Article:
Observing at Southern Skies Star Party
The 15th Annual SSSP will be held July 15-21 , 2012*
Inca Utama Hotel & Alapacha Amateur Observatory
12,300 feet - Lake Titicaca, Bolivia - South America
$1095 per person land-only from La Paz.
Cost estimate with air from Miami: $1849* pp w/air from Miami
2010 Southern Skies Star Party
Inca Utama, Lake Titicaca, Bolivia -
Longitude: 68º 41’ W; Latitude: 16º 13’ S; Elevation: 12,300’
The flat, high Andean plain creates a laminar air flow over the basin.
The lake absorbs solar radiation and acts as a heat sinc to improve seeing.
At 16° South, we have the richly colored Milky Way overhead at Zenith. This makes for exceptional views of planets if so desired.
It should be noted that the high contrast views of the milky way are typically the subject matter for most photographers, so when planets are present, they are typically a frustration, as their extremely bright magnitudes at this altitude tend to overexpose neighboring areas of Milky Way images. (See above)
The high altitude means almost half of Earth's atmosphere is below us, decreasing atmospheric scattering and increasing contrast
Smaller telescopes can gather more light and resolve smaller objects due to thinner, more transparent atmosphere. This thinner atmosphere with less scattering also allows for observing and imaging in what would be less favorable circumstances elsewhere. Moonlight of the crescent moon does not scatter as much in this atmosphere. Seeing is also much clearer and contrasted in low altitudes near the horizon. This allows observers to image longer and lower than elsewhere.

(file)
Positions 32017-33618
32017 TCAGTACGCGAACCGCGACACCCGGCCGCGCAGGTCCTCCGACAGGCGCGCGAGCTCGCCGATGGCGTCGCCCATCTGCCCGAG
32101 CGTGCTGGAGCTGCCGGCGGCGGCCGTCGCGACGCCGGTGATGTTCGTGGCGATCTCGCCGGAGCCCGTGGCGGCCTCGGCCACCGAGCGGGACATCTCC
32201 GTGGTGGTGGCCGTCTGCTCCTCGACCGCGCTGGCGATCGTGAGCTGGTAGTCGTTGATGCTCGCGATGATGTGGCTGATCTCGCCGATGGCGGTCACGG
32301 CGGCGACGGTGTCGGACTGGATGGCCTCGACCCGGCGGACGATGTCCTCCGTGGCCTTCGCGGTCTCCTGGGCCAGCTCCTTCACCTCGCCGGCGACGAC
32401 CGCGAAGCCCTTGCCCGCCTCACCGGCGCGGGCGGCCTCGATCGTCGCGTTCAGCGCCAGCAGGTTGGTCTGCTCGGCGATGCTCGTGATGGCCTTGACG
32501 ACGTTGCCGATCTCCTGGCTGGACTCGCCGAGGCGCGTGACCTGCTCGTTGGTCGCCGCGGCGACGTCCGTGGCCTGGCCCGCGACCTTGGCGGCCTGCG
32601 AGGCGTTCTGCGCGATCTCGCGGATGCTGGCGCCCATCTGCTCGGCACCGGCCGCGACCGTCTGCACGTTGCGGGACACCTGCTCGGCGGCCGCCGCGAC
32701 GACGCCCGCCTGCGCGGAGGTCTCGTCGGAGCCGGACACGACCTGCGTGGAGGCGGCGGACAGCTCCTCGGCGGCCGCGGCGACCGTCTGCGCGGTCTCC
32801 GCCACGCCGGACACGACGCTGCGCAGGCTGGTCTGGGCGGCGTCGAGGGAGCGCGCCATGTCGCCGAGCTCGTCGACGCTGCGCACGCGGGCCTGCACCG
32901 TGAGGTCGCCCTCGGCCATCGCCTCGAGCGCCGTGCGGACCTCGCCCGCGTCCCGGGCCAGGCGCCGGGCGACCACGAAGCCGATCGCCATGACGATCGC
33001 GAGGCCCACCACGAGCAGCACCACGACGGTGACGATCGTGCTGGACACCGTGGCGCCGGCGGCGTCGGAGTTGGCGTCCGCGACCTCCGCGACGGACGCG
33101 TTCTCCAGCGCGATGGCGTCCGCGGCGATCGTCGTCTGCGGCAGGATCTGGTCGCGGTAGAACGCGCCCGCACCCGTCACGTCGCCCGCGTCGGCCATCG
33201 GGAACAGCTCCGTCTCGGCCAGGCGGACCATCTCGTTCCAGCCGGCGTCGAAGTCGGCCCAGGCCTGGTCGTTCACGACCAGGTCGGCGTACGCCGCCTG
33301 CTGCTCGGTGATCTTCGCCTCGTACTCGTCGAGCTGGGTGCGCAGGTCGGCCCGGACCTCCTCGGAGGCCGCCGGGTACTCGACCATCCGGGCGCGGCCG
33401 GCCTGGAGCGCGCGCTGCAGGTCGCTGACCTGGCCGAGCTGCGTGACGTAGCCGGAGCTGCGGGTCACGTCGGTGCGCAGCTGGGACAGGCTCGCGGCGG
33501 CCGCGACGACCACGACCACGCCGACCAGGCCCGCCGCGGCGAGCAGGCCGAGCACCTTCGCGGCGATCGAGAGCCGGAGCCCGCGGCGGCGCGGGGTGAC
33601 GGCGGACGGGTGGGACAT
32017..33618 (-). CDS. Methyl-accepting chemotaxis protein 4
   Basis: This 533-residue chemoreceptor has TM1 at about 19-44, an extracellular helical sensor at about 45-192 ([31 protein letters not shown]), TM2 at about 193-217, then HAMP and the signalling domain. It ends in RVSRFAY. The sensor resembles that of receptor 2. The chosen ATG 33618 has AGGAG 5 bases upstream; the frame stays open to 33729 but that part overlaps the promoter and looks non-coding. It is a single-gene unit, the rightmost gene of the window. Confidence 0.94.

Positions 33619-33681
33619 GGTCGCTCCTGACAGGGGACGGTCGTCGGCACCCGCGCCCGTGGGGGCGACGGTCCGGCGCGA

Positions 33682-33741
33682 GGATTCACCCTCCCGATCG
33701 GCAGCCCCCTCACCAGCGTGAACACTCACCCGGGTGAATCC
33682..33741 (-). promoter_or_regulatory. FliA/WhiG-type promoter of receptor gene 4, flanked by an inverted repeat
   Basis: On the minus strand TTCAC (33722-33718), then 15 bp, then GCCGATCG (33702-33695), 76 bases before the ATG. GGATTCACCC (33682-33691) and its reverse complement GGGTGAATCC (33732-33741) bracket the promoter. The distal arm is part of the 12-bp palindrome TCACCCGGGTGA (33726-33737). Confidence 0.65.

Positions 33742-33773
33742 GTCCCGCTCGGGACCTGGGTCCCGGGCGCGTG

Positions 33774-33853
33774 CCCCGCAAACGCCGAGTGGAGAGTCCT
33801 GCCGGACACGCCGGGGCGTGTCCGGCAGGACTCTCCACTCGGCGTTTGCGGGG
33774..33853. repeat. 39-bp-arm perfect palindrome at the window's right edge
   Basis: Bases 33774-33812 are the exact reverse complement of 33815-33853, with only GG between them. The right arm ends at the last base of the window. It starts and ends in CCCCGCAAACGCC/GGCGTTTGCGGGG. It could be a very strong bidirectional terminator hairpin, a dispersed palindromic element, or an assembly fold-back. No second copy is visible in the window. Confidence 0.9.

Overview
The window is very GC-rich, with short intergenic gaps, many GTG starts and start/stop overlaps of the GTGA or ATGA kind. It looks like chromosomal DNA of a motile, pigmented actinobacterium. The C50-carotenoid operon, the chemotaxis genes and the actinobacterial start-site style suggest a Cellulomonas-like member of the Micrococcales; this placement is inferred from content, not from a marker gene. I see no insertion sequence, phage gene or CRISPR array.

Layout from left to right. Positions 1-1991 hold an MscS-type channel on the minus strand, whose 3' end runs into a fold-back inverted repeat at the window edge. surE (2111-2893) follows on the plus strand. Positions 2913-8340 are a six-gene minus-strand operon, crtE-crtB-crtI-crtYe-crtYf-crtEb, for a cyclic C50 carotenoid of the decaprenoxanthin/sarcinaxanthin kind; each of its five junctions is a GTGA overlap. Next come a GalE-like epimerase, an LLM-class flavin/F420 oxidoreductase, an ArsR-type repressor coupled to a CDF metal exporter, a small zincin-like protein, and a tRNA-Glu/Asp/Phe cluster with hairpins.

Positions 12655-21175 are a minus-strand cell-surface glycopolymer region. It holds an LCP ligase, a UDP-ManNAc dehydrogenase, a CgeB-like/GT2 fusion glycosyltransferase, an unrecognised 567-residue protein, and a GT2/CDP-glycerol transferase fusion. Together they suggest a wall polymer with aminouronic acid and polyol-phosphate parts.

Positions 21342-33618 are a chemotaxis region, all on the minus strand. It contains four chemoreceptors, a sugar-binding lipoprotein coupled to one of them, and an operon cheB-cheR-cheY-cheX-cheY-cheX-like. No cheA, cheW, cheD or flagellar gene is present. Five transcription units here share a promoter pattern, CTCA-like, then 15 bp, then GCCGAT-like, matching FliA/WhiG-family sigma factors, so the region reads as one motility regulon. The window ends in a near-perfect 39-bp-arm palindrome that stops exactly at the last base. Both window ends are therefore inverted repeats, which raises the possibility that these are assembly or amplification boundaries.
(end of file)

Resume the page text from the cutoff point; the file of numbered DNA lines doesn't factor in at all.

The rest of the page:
15 second exposure through our hotel room window.
Some observers image, others observe with instruments on-site. Others bring their own or use binoculars.
Binoculars are a very good idea your first trip down to familiarize yourself with a sky 'turning the wrong way', twice as bright , filled with different constellations, with known constellations turned sideways, and filled with more stars.
On-site instruments available for public use are: 22" Starmaster Dobsonian, 10" Starmaster Dobsonian, 10" Meade LX 200.
The 22" Starmaster has been fitted with Argo Navis Goto tracking. However, most observers just push it around. It sits in the Alapacha roll-off roof observatory. It has a Paracor Coma corrector and Naegler 22mm and 9mm 2" eyepieces. Remember that at this altitude, the brightness of objects is much higher and images are quite a bit clearer. This scope is best for looking for really dim, over the top 'pillars in the eagle nebula' kind of deep sky objects. Omega Centauri fits in the eyepiece but only barely. Eta Carina is too large to view in one eyepiece with the 20" Starmaster and 20mm eyepiece. Observers typically spend several minutes (not moments) moving the eyepiece around to view the whole nebulae. With high power, the lobes on the central star can be detected.
2010 Southern Skies Images and site pictures:
2008 Southern Skies Images and site pictures: